|BELLINGER, M - University Of Hawaii|
|PAUDEL, ROSHAN - University Of Hawaii|
|STARNES, STEVEN - University Of Hawaii|
|KAMBIC, LUKAS - University Of Hawaii|
|KANTAR, MICHAEL - University Of Hawaii|
|WOLFGRUBER, THOMAS - University Of Hawaii|
|LAMOUR, KURT - University Of Tennessee|
|MIYASAKA, SUSAN - University Of Hawaii|
|HELMKAMPF, MARTIN - University Of Hawaii|
|SHINTAKU, MICHAEL - University Of Hawaii|
Submitted to: G3, Genes/Genomes/Genetics
Publication Type: Peer Reviewed Journal
Publication Acceptance Date: 6/8/2020
Publication Date: 6/16/2020
Citation: Bellinger, M.R., Paudel, R., Starnes, S., Kambic, L., Kantar, M., Wolfgruber, T., Lamour, K., Geib, S.M., Sim, S.B., Miyasaka, S., Helmkampf, M., Shintaku, M. 2020. Taro genome assembly and linkage map reveal QTLs for resistance to Taro Leaf Blight. G3, Genes/Genomes/Genetics. 10(6). https://doi.org/10.1534/g3.120.401367.
Interpretive Summary: The taro (Colocasia esculenta), and important food staple crop in the tropics. It is threatened by a fungus-like pathogen, Phythophthora colocasiae which causes taro leaf blight. In this study, the taro genome was sequenced and assembled and represents a highly contiguous genome in the understudied plant family Araceae. The genome was then assembled into linkage groups and used to perform a QTL analysis to identify loci linked to taro leaf blight resistance. This study provides foundational genomic resources for investigating disease resistance in taro with the potential for application to directed breeding programs.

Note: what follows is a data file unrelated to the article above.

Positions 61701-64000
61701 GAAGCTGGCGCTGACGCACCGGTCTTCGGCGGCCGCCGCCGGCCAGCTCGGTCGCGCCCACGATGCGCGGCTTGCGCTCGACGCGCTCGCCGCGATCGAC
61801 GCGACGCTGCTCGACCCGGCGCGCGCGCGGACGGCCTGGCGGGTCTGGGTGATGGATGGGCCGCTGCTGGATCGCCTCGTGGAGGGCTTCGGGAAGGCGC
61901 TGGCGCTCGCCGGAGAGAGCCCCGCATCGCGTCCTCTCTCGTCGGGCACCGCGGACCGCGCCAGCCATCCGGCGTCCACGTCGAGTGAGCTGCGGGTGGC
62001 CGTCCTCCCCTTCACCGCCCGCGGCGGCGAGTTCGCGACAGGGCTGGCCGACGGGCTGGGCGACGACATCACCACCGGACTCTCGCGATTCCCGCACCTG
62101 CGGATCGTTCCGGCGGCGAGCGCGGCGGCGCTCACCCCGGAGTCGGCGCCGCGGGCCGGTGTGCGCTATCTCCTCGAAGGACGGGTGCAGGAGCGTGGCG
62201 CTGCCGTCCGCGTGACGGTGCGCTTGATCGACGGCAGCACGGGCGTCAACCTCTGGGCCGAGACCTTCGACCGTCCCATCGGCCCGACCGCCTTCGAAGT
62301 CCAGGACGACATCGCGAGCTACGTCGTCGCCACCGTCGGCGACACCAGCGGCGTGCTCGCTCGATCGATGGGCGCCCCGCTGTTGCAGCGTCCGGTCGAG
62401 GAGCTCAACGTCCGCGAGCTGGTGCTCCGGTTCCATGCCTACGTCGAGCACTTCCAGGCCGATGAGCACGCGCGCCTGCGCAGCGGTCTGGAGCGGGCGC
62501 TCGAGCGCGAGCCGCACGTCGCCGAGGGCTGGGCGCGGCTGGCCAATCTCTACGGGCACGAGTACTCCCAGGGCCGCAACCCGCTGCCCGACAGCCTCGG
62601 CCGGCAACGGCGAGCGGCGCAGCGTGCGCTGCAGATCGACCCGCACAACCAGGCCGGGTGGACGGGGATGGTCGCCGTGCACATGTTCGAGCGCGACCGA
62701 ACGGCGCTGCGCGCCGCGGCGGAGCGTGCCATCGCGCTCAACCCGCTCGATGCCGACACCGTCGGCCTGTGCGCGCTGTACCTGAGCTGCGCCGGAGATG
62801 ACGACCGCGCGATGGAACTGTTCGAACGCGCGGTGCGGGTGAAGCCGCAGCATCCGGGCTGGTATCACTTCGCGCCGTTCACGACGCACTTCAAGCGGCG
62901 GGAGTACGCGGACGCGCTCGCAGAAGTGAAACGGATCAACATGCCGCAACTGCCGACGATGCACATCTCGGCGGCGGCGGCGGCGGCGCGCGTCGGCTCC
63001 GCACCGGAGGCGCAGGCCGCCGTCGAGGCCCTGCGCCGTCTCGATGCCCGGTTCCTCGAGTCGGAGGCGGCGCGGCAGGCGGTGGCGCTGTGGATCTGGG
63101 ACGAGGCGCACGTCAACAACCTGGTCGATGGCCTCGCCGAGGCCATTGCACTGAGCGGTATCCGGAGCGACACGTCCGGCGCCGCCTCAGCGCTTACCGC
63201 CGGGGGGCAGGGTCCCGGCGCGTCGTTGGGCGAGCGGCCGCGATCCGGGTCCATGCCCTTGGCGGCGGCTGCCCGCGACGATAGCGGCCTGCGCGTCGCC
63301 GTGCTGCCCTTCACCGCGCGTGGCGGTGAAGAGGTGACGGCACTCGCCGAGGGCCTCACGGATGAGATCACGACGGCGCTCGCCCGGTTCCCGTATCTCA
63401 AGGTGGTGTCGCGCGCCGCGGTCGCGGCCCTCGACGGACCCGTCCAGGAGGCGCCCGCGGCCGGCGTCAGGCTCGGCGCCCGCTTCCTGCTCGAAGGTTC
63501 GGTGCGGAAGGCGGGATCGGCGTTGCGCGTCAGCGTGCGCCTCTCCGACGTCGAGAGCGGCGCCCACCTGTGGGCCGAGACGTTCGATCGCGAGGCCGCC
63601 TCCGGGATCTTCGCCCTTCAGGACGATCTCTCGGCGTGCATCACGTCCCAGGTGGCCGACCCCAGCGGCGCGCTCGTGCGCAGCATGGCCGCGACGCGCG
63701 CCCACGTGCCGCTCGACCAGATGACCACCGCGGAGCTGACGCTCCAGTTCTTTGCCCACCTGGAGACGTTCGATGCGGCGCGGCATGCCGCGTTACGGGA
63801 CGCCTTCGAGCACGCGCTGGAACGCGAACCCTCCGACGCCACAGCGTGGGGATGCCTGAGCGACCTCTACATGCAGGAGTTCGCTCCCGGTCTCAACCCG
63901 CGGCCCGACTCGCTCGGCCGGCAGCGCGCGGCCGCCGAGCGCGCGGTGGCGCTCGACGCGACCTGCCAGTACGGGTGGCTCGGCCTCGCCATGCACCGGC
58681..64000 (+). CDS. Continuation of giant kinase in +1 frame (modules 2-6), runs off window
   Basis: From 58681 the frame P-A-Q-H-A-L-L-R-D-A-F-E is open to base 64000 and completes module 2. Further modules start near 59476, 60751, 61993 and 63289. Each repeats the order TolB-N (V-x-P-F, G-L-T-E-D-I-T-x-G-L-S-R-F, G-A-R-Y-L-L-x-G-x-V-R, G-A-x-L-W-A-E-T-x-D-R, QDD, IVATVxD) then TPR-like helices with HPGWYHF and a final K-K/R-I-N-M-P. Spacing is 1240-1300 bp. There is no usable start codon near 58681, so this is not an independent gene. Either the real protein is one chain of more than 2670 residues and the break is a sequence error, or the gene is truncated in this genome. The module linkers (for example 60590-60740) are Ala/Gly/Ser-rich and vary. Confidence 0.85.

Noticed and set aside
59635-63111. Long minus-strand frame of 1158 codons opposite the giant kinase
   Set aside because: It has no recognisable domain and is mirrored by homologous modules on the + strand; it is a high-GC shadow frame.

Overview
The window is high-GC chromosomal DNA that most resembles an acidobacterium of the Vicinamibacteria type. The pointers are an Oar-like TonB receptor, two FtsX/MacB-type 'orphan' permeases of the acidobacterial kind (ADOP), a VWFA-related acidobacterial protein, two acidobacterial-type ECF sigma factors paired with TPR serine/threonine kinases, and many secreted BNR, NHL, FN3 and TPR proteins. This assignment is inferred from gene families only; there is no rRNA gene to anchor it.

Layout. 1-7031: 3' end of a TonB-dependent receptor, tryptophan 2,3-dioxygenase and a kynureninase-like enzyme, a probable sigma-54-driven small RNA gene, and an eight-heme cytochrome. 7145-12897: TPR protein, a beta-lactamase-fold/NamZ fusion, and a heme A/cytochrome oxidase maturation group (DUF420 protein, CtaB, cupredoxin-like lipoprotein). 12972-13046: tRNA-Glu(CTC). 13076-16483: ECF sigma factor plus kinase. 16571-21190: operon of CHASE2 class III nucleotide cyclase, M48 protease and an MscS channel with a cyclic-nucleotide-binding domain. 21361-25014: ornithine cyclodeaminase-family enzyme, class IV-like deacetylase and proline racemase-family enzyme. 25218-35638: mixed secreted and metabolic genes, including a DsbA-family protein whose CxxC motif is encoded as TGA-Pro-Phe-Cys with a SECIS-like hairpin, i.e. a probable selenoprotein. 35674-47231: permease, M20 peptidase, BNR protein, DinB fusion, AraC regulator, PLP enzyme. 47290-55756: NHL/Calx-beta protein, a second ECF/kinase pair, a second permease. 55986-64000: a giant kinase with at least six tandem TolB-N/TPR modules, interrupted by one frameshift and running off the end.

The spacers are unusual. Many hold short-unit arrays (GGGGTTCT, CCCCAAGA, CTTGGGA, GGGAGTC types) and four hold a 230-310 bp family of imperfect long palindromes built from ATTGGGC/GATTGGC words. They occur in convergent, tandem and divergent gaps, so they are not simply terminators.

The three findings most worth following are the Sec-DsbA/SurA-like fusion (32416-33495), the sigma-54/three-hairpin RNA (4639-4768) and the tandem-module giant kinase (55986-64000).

Technical Abstract: Taro (Colocasia esculenta) is a food staple widely cultivated in the humid tropics of Asia, Africa, Pacific and the Caribbean. One of the greatest threats to taro production is Taro Leaf Blight caused by the oomycete pathogen Phytophthora colocasiae. Here we describe a de novo taro genome assembly and use it to analyze sequence data from a Taro Leaf Blight resistant mapping population. The genome was assembled from linked-read sequences (10x Genomics; ~60x coverage) and gap-filled and scaffolded with contigs assembled from Oxford Nanopore Technology long-reads and linkage map results. The haploid assembly was 2.45 Gb total, with a maximum contig length of 38 Mb and scaffold N50 of 317,420 bp. Family-level (Araceae) genome features reveal repeat content of taro to be 77%, ~3x greater than in great duckweed (Spirodela polyrhiza), 23%. Both genomes recovered a similar percent of Benchmarking Universal Single-copy Orthologs, 80% and 84%, based on a 3,236 gene database for monocot plants. A greater number of nucleotide-binding leucine-rich repeat disease resistance genes were present in genomes of taro than the duckweed, ~391 versus ~70 (~182 and ~46 complete). The mapping population data revealed 16 major linkage groups with 520 markers, and 10 quantitative trait loci (QTLs) significantly associated with Taro Leaf Blight disease resistance. The genome sequence of taro enhances our understanding of resistance to TLB, and provides markers that may accelerate breeding programs. This genome project may provide a template for developing genomic resources in other understudied plant species.